The moment I started writing these lines, within a span of few hours, seven precious lives, one at Pattan, five at Pulwama and one at Baderwah, were lost in incidents of violence. It has been happening since thirty years now and just traditional condemnations, huge funerals, wrath laying ceremonies and ordering magisterial probes has been the methodology to ensure normalcy back. Who is getting benefitted from the violence and who wants to continue with it is a question everyone needs to answer. All state and non-state actors claim to be fighting for dignity and honor of people but the only outcome is only that dignity and honor of people is getting bulldozed. The claims and counter claims have made life of every one miserable but no one wants to concede defeat despite the fact that claims of victory by either side have yielded not much and proved like day dreaming at the end. Kashmiris have not been asking for stars and moons but just seek a peaceful and permanent resolution to the political issue while New Delhi feels it has been feeding Kashmiris since 1947 but fails to understand why it has not been able to win hearts and minds of masses despite claiming to have done everything. The question is will ever truth overcome false narratives and can good sense prevail over ego.
Violence may suit to few but dividends of peace are huge and have no match to the gains from violence. However, we need not to forget that not much lies in the hands of people of J&K as the fact is that while Indian state is encouraging use of force to suppress the voice of people of Jammu & Kashmir, Pakistan too has a big role in controlling the violence or in adding fuel to the fire. Now when it is proven that violence will take stakeholders nowhere and the only way out is a sincere dialogue to resolve the issue, but the unfortunate thing is that credibility of institution of dialogue stands already eroded If one will ask the militant outfits that armed struggle will not be able to yield desired results the answer would be what the dialogue has yielded and similarly if you ask the advocates of dialogue that talks have yielded nothing since seventy years the answer would be is violence a solution. However, no one has a reason to negate that a resolution through dialogue is far better, workable and effective than a resolution through violence. Isn’t it strange that just few days of violence in West Bengal during election campaigning compelled PM Narindra Modi to claim that Kashmir is more peaceful than Bengal and even election commission had to cut short the election campaigning. His political compulsions aside but one can easily judge that West Bengal violence was hitting the interests of not only TMC and BJP but those of common masses as well, and Narindra Modi had to understand that violence in Bengal has to end. But unfortunately for him too Kashmir is an exception and preachers of peace believe violence in Kashmir suits national interest.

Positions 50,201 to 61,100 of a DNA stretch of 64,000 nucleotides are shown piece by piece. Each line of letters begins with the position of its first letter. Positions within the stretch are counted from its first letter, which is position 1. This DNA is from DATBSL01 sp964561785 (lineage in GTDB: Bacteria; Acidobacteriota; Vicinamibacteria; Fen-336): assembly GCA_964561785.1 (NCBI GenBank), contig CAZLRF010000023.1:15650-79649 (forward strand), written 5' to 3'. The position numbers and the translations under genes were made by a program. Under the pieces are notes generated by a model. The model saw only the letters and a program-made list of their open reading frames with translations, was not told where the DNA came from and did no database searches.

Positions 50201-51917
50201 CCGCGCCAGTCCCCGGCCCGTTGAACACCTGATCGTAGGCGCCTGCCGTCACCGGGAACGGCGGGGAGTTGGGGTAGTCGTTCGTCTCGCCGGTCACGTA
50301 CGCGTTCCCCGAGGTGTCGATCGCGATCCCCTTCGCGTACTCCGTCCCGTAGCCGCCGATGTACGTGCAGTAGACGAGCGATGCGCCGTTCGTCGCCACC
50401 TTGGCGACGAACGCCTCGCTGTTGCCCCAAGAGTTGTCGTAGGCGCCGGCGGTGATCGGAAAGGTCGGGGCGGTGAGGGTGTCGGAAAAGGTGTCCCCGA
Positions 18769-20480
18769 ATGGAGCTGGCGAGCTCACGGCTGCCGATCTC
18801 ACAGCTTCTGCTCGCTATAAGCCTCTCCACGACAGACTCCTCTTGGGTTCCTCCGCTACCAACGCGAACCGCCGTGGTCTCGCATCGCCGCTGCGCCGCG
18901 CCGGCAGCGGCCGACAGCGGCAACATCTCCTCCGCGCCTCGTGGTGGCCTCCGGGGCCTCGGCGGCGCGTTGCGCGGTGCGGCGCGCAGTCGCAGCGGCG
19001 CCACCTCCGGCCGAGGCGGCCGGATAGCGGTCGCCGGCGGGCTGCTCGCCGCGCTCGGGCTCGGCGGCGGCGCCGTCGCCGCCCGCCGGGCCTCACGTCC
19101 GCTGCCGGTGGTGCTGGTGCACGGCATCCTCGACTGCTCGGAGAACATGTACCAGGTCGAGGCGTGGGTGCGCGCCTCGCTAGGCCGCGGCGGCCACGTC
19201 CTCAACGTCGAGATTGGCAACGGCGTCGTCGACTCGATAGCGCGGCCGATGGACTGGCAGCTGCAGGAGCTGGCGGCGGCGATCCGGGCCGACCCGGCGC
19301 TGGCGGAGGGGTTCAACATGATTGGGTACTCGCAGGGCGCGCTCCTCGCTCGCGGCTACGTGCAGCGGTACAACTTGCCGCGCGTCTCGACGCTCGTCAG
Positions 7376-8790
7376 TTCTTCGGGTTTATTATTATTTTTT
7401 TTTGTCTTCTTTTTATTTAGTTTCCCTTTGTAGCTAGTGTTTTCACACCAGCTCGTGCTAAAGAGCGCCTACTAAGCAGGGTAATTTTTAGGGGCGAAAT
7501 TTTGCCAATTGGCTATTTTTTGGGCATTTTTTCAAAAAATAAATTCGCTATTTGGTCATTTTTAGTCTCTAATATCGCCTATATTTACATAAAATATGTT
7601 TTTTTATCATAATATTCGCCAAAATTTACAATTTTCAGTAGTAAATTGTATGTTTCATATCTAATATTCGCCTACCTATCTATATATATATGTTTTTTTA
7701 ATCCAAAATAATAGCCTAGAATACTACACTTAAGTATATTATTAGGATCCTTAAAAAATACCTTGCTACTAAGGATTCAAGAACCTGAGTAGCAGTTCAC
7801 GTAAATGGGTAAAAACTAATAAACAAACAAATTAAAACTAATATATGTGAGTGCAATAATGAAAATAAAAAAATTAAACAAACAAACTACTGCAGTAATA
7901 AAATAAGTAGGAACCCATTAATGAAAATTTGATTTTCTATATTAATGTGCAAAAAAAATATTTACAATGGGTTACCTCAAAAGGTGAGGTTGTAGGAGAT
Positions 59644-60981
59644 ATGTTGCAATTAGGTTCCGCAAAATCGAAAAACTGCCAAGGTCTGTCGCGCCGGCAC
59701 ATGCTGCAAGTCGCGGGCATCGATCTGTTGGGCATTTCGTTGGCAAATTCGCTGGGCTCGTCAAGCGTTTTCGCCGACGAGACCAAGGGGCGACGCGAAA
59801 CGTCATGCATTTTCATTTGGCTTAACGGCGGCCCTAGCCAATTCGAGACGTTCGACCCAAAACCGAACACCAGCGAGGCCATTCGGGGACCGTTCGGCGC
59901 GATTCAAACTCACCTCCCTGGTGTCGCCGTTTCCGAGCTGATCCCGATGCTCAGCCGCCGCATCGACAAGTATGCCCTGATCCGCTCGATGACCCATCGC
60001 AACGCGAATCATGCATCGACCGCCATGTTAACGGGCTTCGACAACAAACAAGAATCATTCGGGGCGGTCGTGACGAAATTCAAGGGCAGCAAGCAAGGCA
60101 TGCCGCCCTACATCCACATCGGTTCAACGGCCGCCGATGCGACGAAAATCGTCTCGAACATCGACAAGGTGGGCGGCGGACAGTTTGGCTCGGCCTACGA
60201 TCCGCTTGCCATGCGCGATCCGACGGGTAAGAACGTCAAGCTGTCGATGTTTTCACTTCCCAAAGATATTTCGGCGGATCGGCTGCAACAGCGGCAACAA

If Bengal violence could make entire India feel the pain Kashmiris have a right to know why their sufferings, deaths and miseries go unheard. Whosoever comes to power in New Delhi needs to fulfil the huge responsibility of getting violence in J&K to an end as not only Kashmiris but Indian mothers are losing their sons in incidents of violence in J&K. Imran Khan has been time and again appealing for a resolution to Kashmir issue through dialogue with India and has even praised hardliner Narindra Modi with the hope that if he comes to power a sustained dialogue will be resumed. However, both the countries need to understand that the human tragedies taking place in Kashmir cannot be allowed to continue just for the reason there are national or state elections in Indian or Pakistan Every year is an election year in India and unless those who matter do not isolate elections from Kashmir issue, nothing will change and people will continue to suffer and die. Let New Delhi and Islamabad restore the credibility of institution of dialogue and dare to tell their people the truth about Kashmir, even if it may be different from their traditional claims. Kashmiri leaders also have to come out of their cocoons and play the role history has been waiting for them to play since 1947.